9-year-old accidentally kills himself
A Williams boy was killed Saturday after entangling himself in a dog leash.
Williams police are withholding the name of the 9-year-old until the investigation is complete, but police Chief Jim Saso said there is no evidence to suggest foul play or that the child intended to harm himself.
"This appears to be nothing but a tragic accident," Saso said.
Saso said the boy attended Williams Upper Elementary and was a good student. He was in Police Department's G.R.E.A.T. program, a gang-resistance program offered to all fourth-graders at the school, and was known to the department.
"It is such a tragedy," Saso said. "The family is taking his death very hard, but his mother is trying to be strong for her other children."
The accident occurred around 4:30 p.m. at the child's home, while under the supervision of his 15-year-old baby-sitter.
The sitter discovered the boy after he had been alone in the backyard about 20 minutes, Saso said.
Saso said the boy, while playing, somehow entangled himself in the dog line connected to a kennel, but had become looped over a hook on a nearby shed.
The dog was not on the leash at the time of his death, Saso said.
Saso believes the boy somehow managed to get his head inside the loop, and then possibly struggled or fell and was unable to free himself.
Williams police were first on the scene, after the baby-sitter called 911, and immediately began CPR until paramedics arrived.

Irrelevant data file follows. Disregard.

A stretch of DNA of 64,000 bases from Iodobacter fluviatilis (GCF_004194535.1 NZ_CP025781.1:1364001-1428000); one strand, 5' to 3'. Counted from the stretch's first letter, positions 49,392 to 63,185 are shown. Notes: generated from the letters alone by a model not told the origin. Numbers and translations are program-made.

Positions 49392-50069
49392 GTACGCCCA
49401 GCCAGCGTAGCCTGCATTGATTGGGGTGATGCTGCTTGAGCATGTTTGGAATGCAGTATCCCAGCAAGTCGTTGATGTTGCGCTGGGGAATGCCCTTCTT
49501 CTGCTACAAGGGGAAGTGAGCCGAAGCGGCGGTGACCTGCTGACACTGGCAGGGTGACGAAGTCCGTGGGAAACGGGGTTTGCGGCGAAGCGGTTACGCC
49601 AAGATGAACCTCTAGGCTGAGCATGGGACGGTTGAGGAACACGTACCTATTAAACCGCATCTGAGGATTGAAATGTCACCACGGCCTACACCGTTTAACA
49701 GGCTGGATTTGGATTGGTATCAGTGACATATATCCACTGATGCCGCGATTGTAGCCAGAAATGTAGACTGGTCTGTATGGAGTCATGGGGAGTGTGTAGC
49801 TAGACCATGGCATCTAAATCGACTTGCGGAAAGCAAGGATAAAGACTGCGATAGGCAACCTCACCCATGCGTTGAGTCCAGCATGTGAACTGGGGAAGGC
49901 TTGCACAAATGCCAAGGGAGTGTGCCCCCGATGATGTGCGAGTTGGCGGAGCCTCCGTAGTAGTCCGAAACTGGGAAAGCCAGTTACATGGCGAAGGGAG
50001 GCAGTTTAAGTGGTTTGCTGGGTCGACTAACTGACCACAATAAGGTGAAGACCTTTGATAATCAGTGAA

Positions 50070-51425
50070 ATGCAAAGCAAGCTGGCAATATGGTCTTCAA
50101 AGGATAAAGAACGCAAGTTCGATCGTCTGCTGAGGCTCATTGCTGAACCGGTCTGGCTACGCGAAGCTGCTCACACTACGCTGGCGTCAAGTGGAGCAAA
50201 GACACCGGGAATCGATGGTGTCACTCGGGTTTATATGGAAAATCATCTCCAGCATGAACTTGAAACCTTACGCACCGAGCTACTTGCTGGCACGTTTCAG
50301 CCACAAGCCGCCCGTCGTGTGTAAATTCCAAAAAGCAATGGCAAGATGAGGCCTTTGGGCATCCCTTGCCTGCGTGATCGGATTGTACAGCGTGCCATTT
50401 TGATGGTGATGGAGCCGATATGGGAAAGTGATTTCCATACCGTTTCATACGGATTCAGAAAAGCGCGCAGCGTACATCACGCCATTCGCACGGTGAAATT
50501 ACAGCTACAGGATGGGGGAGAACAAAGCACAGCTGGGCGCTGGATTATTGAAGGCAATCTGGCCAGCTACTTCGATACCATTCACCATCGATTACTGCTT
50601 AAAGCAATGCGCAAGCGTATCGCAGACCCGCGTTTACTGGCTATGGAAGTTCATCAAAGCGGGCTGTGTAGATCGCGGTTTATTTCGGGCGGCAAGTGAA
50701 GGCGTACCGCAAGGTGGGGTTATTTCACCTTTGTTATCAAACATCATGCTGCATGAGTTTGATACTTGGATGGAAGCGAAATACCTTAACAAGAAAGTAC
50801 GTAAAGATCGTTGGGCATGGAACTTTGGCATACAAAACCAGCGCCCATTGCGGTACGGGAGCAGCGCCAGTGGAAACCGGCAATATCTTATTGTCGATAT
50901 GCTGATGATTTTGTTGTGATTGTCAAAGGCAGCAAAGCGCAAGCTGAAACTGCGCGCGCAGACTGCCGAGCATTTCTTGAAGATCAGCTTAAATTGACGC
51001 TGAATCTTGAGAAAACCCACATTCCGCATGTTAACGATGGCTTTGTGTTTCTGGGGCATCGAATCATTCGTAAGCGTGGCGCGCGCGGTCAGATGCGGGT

The boy was transported to Colusa Regional Medical Center and then airlifted to U.C. Davis Medical Center in Sacramento, where he was pronounced dead.
An autopsy performed in Sacramento on Monday indicated the child died of asphyxiation, Saso said.
The father of the boy, who lives in the Monterey County area, was notified of his son's death later that evening.
School officials said a crisis team had opened two rooms Monday and Tuesday to provide drop-in grievance counseling to classmates and friends who needed help dealing with the tragedy.
Superintendent Judith Rossi said Tuesday the school is like a family, and that students and teachers are clinging together in their grief.
Members of the family's church and the school are trying to help the family and the mother with funeral arrangement, but additional help may be needed in the days to come, Saso said.
The accident is the second tragedy this month involving a Williams boy under the supervision of a teenager.
A 13-year-old suffered near-fatal injuries when he was "ejected" from the bed of a pickup on private property off of San Jose Road north of Highway 20 on Sept. 7.
The California Highway Patrol is still withholding the boy's name and the name of the 19-year-old driver until the investigation has been completed.
The boy suffered severe head trauma, but continues to make daily improvement at U.C. Davis, the CHP said.
The CHP has not decided if charges against the driver will be filed, a CHP spokesman said Monday.
Saso said no charges will be filed against the 15-year old girl who was in charge of the boy who died Saturday.
Rossi said thankfully the boys involved in the two tragedies attended different schools.
"I think it would be too much for the students if they didn't," she said.